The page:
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Issue 41, 2017
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Capillary induced twisting of Janus cylinders

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At the appropriate length scales, capillary forces exerted by a liquid in contact with a compliant solid can cause the solid's deformation. Capillary forces are also able to align particles with discrete wettabilities – or Janus particles – at liquid interfaces. Their amphiphilic properties enable Janus particles to orient themselves at liquid interfaces such that both of their surfaces are facing their preferred fluid. However, it is unclear how to spontaneously obtain varying degrees of rotational alignment. Here we extend ideas of elasto-capillarity to modulate rotational alignment by connecting amphiphilic Janus cylinders in an antisymmetric configuration. As the Janus cylinders rotate they cause a twisting deformation of rod. We develop both a mathematical model and a physical macroscale setup to relate the angle of twist to the elastic and interfacial properties, which can be used to tune the extent of alignment of Janus particles at air–water interfaces. We additionally extend our analysis to calculate the twist profile on a compliant element with a distributed capillary torque.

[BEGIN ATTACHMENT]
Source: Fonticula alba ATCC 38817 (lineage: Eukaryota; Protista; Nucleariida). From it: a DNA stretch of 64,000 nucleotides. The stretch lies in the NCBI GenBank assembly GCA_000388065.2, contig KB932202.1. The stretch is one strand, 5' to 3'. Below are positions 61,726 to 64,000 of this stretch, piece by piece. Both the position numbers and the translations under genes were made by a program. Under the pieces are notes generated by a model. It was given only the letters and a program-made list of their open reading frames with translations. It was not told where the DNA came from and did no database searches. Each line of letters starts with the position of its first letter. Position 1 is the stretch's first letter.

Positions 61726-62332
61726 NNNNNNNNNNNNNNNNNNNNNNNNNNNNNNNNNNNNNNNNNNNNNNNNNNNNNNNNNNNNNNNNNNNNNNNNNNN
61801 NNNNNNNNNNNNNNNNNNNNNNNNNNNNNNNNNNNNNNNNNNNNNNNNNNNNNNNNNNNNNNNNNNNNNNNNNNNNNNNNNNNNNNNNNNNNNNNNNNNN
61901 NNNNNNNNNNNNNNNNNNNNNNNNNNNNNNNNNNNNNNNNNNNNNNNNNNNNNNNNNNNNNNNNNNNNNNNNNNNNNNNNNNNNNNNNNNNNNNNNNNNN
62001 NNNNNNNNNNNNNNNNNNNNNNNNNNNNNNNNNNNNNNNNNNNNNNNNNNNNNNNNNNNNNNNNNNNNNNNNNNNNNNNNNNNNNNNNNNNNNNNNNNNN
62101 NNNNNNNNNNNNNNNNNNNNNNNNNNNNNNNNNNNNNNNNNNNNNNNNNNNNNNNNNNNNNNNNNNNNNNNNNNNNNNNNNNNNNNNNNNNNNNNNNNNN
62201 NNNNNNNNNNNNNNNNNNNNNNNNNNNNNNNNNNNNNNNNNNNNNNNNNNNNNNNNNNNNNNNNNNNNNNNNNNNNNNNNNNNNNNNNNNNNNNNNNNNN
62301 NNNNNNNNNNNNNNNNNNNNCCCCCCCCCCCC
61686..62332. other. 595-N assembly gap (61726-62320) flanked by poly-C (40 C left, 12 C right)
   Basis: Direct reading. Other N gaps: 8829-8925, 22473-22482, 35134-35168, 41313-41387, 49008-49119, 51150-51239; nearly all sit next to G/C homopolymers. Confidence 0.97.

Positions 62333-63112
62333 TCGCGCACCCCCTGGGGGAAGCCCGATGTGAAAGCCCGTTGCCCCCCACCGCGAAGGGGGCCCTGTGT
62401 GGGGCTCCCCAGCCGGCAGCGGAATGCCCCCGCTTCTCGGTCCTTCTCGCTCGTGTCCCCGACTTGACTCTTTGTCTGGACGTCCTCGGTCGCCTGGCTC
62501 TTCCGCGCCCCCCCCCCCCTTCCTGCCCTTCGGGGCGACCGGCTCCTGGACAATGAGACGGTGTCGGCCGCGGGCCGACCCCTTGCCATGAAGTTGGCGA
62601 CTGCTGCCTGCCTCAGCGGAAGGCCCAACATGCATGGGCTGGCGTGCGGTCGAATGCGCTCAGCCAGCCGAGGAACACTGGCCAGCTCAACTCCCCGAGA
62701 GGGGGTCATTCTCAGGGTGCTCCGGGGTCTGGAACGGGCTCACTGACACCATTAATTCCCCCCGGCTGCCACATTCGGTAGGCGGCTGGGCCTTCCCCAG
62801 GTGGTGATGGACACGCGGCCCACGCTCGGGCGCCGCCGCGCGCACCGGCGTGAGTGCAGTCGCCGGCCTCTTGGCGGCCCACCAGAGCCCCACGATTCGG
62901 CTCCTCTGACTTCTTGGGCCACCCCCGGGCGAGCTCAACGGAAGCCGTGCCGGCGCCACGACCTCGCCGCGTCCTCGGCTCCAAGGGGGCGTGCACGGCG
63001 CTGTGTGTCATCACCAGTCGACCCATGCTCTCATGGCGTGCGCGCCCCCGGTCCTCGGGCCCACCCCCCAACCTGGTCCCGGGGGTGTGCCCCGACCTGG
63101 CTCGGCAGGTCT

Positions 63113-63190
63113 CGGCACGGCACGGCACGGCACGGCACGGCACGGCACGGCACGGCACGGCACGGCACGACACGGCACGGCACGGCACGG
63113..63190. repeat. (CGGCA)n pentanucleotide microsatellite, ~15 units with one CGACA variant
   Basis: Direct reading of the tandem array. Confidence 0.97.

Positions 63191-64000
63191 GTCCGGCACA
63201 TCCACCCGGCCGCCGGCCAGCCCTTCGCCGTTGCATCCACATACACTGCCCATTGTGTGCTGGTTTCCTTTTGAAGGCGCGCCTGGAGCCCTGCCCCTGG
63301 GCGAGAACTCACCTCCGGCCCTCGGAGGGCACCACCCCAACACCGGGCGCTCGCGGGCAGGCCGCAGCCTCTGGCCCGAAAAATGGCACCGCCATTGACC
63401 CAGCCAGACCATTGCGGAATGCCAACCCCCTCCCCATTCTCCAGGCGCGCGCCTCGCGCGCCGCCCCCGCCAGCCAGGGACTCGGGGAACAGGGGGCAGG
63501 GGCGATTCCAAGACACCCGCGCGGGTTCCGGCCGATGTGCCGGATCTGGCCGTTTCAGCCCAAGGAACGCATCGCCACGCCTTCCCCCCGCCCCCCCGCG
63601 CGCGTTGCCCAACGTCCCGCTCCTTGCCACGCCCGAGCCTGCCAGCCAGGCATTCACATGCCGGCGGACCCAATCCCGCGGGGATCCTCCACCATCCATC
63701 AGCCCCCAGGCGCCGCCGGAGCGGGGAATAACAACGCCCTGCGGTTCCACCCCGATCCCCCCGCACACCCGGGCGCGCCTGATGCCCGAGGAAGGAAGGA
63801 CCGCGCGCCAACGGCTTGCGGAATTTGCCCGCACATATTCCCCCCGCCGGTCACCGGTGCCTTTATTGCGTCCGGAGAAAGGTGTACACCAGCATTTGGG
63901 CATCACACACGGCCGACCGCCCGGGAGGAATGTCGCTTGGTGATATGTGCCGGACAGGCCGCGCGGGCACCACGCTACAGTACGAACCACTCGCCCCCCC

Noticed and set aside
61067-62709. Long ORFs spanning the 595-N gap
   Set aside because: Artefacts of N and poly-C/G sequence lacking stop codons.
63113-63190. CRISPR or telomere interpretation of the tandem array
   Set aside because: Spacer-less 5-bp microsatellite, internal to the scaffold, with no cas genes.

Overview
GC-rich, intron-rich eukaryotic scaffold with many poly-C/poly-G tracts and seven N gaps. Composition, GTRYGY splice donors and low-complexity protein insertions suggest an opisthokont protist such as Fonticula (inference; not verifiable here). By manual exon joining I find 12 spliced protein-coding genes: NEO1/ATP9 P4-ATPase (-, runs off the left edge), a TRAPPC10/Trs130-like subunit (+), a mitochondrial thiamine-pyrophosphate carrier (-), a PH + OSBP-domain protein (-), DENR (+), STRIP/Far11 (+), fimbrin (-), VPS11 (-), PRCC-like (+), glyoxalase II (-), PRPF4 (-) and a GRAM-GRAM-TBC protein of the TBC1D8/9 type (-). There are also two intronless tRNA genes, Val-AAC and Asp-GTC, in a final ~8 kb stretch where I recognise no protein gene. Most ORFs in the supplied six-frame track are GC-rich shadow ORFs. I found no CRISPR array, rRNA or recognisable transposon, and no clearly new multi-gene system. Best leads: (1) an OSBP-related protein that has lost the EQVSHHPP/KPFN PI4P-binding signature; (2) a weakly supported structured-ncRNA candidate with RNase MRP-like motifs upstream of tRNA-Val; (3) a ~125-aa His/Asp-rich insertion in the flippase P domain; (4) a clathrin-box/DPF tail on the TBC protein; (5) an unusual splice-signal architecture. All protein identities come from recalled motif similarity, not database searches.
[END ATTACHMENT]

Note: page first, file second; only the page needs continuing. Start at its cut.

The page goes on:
Graphical abstract: Capillary induced twisting of Janus cylinders

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Publication details

The article was received on 30 Jun 2017, accepted on 13 Sep 2017 and first published on 03 Oct 2017

Article type: Paper
DOI: 10.1039/C7SM01288H
Citation: Soft Matter, 2017,13, 7556-7561
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    Capillary induced twisting of Janus cylinders

    A. T. Oratis, T. P. Farmer and J. C. Bird, Soft Matter, 2017, 13, 7556
    DOI: 10.1039/C7SM01288H

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